publication date: 2013
This book made me want to change my life. Robin Wall Kimmerer wrote with such poetry and persuasion that I was often moved to her way of thinking and, sometimes, moved to tears.
In Braiding Sweetgrass, Kimmerer combined her PhD-level botany expertise with knowledge and attitudes of American Native Indians in order to write about plants and our failed relationship to the land. She often discussed pollution, global warming, and human exploitation of natural resources. She also included stories from her own life as someone with Potawatomi ancestry and as a mother.
Kimmerer’s writing was often very beautiful, even when she was discussing a weighty or controversial topic. For example, here is her description of a shopping mall that she was observing:
We have constructed an artifice, a Potemkin village of an ecosystem where we perpetuate the illusion that the things we consume have just fallen off the back of Santa’s sleigh, not been ripped from the Earth. The illusion enables us to imagine that the only choices we have are between brands.
The book’s logical presentation of beautifully written ideas often convinced me of Kimmerer’s points. For example, this passage, in which she linked together the American war in Iraq with the conservation work she did ferrying breeding salamanders from one side of a busy highway to another, helping the salamanders avoid getting run over by a vehicle:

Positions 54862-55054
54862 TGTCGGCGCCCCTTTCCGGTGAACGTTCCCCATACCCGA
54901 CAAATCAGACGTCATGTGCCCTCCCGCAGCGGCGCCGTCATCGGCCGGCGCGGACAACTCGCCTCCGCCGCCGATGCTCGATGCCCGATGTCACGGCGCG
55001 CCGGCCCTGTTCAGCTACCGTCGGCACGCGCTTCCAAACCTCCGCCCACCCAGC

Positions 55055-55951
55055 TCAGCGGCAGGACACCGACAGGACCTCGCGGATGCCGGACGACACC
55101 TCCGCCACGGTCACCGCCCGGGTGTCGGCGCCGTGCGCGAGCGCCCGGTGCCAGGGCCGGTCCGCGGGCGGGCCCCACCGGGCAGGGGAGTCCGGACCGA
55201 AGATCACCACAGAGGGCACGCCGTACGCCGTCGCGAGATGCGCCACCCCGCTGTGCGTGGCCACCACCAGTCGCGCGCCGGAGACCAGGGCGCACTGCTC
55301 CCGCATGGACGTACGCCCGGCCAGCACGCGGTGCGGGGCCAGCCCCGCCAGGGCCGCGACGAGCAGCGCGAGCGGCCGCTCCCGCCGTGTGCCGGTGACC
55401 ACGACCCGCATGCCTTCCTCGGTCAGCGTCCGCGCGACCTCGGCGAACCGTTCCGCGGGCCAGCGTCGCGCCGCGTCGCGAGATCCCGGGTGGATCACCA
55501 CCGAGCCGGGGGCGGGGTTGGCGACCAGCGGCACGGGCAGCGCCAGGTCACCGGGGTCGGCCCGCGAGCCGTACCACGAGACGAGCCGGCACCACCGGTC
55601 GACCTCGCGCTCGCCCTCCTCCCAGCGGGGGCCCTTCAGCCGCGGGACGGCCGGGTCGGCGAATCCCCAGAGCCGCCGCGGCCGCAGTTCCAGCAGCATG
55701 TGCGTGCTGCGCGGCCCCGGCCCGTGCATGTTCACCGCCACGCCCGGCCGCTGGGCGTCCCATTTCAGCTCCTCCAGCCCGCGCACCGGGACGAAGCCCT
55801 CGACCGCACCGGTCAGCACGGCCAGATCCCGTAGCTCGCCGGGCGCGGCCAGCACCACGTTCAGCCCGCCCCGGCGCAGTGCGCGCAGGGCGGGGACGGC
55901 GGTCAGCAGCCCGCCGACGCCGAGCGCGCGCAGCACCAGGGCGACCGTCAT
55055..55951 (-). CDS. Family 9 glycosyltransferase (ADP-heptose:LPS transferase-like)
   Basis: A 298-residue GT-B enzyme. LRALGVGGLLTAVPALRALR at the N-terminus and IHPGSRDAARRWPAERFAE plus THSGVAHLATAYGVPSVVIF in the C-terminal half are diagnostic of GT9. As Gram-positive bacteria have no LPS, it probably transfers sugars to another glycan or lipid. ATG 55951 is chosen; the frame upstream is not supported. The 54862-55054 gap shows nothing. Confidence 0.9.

The carnage on this dark country road and the broken bodies on the streets of Baghdad do seem connected. Salamanders, children, young farmers in uniform – they are not the enemy or the problem. We have not declared war on these innocents, and yet they die just as surely as if we had.
There were many times when I was convinced or moved by Kimmerer’s words. However, the book was flawed. It was dense and sometimes slow. Kimmerer’s writing was often repetitive, as though I was reading a collection of essays rather than a cohesive book. I also disagreed with some of her ideas, including an assumption she seemed to have that only those people who thought as she thought could behave in a moral or ethical way. Additionally, she sometimes romanticized what life as an American Indian was like.
Further, there’s the issue that she was largely preaching to the choir. I was often enlightened or persuaded by something Kimmerer said, but I also already agreed with many of her ideas. How would a more skeptical reader – someone who celebrates capitalism or doesn’t trust the science of climate change – react to Braiding Sweetgrass? I’m not sure, because I’m not that person and because her arguments made so much inherent sense to me. I can’t imagine anyone being harmed from reading this book, however, and there were many benefits to be gained: from being moved by the poetic language to wanting to joyously reconnect with the Earth that has given us so much.
5/6: seek this book out